However, the requirement for rare metals has kept costs high.  Why the need for the metals?  It turns out that my description of atomic emission is not yet complete.  In order to decide if an atom will release a photon when the electron falls into place, the quantum spin of both the electron and the “hole” need to be taken into account.  Spin is an atomic property that, at a marco level, gives rise to magnetism and, similarly, governs how very small things, like electrons, interact.  Because an electron has two possible spin states, there are four possible spin combinations between an electron and the corresponding “hole” it falls into.  Only one of these combinations will emit a photon, while the other three emits energy in the form of heat.  Yes, you heard me right, left unchecked, your OLED TV would only transfer 1/4th of its energy into light and the rest would just warm your living room.  In order to avoid this problem, the carbon molecules are combined with the hydrocarbon molecules to modify the spin states of the holes.  Creating a statistically greater mix of states that will generate light.  Very clever – but expensive.

The new research I mentioned is exciting in that it makes use of the fact that, if an electrically excited state is left that way long enough, the spin state will flip into a state that will always emit a photon.  So, if a hole can be created but not filled for a few milliseconds, it is almost always going to be found in the correct (more energy efficient) spin state.  This sounds like a short amount of time, but keep in mind that it typically takes on the order of nanoseconds for an electron to find and fall into an electron whole.  The new approach under development, then focuses on ways to stall this process.  The technique that they report in a paper in Angewandte Chemie uses peculiarly shaped organic molecules that are able to trap the free electron long enough that the spin state of the hole will have flipped prior to absorption. It’s very clever, and has great promise.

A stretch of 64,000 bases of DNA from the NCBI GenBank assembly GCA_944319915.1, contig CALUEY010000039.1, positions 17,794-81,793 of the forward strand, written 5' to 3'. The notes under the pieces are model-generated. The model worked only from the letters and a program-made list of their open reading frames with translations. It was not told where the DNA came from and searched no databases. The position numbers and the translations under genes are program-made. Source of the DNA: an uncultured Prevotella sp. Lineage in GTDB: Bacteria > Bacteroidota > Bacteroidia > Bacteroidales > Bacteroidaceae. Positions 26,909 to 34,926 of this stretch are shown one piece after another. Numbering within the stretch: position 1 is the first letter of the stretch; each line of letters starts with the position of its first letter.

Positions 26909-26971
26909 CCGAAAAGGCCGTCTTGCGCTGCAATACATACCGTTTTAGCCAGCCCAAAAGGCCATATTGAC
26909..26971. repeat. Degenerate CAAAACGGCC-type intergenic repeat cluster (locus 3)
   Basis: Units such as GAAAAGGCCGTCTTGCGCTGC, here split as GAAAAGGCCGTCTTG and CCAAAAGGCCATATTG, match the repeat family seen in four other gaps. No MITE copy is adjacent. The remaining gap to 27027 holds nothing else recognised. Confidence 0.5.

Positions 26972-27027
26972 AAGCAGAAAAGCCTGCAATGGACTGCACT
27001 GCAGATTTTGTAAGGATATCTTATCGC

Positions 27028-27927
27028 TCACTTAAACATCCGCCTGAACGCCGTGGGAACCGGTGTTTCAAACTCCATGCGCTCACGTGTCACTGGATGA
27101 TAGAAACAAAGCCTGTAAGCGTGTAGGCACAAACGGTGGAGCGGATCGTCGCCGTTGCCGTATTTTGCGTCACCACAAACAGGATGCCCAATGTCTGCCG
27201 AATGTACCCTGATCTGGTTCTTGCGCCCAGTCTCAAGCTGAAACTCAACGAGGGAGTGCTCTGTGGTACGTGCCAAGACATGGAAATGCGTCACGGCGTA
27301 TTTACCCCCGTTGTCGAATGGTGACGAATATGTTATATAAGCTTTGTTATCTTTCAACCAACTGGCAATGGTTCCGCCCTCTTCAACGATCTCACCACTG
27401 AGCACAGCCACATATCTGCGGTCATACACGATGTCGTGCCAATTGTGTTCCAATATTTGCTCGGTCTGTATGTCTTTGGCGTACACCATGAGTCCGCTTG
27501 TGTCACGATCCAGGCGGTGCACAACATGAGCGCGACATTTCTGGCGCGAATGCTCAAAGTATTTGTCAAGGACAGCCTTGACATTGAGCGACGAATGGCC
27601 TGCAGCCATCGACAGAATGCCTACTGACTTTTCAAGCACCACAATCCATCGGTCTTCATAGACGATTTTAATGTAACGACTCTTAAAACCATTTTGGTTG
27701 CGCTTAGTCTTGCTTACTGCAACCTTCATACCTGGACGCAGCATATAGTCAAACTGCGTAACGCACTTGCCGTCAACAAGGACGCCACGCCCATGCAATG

Obviously, given how recent the results are, it’ll be some time before manufacturers are able to take advantage, and more time after that before you’re able to buy a TV based on the new class of materials.  Its exciting to see how quickly the science of displays continues to advance and to those who think the AV industry is stagnant, I suggest that you take a careful look at where OLEDs may take us in the next few years.

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About Christopher Jaynes

Jaynes received his doctoral degree at the University of Massachusetts, Amherst where he worked on camera calibration and aerial image interpretation technologies now in use by the federal government. Jaynes received his BS degree with honors from the School of Computer Science at the University of Utah. In 2004, he founded Mersive and today serves as the company's Chief Technology Officer. Prior to Mersive, Jaynes founded the Metaverse Lab at the University of Kentucky, recognized as one of the leading laboratories for computer vision and interactive media and dedicated to research related to video surveillance, human-computer interaction, and display technologies.